The one who rates more than a mention is Jessica Chastain. She comes into her own here and even though she’s already in a very brief time turned in some amazing performances, this tops it and puts her squarely at the top of the favorites for the Best Actress Oscar (she’s already won a Golden Globe as of this writing). She’s also made box office history, becoming the first woman ever to star in the number one and number two movies in the box office race in the same week at the same time. She joins a very elite company of men who have accomplished the same difficult feat.

Her Maya is driven, relentless as a terrier and having all the social graces of a charging bull. She is fearless, standing up to her often timid bosses who are far more afraid of being wrong than they are of not finding Bin Laden. She’s a cruise missile on a factory floor and heaven help anyone who gets in the way of her goal. Chastain is wise enough to make her vulnerabilities show up from time to time – being alone against the world can wear a person down. It’s also a very lonely place to be. Incidentally, it is reported that Maya is based on a real CIA operative, although there are those who insist that the real Maya is a man.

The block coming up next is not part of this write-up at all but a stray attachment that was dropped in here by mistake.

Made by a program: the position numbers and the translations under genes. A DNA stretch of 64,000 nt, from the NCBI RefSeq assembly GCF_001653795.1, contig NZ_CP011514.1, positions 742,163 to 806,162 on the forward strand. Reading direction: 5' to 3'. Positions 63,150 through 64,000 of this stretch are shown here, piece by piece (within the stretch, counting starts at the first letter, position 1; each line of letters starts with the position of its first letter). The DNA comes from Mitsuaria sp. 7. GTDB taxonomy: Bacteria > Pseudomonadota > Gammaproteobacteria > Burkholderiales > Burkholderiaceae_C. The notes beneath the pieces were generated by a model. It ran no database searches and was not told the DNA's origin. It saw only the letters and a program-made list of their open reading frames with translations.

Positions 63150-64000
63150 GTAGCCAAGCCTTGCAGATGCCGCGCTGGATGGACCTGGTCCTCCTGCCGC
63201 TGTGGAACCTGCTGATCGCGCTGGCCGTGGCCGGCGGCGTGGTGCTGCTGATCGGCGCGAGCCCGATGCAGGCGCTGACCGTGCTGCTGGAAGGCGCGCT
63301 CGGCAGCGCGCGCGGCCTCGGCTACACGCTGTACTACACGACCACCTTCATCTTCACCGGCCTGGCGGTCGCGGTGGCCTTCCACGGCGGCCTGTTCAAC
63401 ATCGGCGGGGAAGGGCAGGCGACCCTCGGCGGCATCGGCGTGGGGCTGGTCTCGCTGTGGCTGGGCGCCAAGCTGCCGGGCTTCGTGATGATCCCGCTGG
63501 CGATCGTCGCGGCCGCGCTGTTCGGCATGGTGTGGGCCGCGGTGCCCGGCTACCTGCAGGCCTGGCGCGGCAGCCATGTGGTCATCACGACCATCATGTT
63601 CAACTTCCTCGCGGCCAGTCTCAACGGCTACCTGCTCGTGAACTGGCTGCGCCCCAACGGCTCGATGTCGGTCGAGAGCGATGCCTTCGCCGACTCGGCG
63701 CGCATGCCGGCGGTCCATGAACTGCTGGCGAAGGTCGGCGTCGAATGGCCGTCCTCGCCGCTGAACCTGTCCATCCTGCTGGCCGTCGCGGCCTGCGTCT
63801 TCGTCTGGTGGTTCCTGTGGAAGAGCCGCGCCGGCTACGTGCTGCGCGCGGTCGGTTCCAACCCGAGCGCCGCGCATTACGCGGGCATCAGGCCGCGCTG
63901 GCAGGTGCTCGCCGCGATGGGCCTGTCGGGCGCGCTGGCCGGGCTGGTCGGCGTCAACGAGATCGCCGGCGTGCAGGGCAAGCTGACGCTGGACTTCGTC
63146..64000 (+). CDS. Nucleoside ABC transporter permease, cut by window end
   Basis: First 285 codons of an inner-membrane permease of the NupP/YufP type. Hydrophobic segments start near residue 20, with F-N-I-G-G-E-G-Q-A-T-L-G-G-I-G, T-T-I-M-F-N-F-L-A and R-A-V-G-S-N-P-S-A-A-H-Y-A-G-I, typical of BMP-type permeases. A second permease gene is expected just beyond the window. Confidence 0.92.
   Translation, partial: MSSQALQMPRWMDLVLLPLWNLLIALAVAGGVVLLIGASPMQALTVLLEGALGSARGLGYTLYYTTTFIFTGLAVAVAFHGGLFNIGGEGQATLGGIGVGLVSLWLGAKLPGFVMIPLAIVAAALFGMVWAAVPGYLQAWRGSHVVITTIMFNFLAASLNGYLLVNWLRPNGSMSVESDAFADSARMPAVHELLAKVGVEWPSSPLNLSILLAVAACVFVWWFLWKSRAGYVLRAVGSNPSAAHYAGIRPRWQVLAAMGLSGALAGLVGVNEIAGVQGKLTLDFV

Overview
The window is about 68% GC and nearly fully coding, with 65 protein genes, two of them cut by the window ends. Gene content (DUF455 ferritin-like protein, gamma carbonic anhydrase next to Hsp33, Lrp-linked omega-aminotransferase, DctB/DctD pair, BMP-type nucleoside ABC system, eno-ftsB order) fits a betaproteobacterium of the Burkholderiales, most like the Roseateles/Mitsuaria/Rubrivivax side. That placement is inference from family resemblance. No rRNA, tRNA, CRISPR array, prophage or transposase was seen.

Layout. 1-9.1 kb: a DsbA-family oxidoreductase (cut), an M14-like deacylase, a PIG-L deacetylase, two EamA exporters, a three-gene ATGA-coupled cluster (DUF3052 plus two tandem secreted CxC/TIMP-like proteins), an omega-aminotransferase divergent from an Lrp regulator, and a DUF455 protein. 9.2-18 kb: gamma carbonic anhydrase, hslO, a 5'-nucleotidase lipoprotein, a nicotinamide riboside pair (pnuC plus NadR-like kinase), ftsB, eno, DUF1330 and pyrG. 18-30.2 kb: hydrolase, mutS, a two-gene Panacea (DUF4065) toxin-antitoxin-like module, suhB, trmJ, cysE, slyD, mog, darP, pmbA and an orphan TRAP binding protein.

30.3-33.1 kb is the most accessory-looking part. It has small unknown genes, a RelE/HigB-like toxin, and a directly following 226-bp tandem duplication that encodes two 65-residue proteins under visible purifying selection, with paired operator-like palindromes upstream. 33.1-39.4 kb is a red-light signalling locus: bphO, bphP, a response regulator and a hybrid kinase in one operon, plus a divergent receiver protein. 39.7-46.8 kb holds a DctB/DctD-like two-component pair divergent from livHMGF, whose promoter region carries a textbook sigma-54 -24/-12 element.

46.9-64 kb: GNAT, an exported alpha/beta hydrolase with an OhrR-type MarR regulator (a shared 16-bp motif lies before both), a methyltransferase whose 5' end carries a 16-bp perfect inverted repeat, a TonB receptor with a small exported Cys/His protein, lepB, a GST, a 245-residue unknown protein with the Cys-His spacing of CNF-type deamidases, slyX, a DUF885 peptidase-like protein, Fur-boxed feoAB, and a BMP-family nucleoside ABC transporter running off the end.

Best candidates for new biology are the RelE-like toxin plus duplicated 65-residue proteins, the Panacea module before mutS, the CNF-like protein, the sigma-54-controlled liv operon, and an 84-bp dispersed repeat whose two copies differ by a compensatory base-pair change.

The movie runs about two and a half hours and that might be a little long for some, although I didn’t particularly notice the length. It does have a tendency to telegraph some of the action; when you see a date you know something tragic is about to happen.

Bigelow and her production designer Jeremy Hindle do a realistic job of setting up the look and feel of the film. Hindle built a re-creation of Bin Laden’s compound in the Jordanian desert in only a couple of months. Now, I’m not the sort who can look at the film and say “oh yes, that’s exactly the way the compound looked” but others who can do it have done so.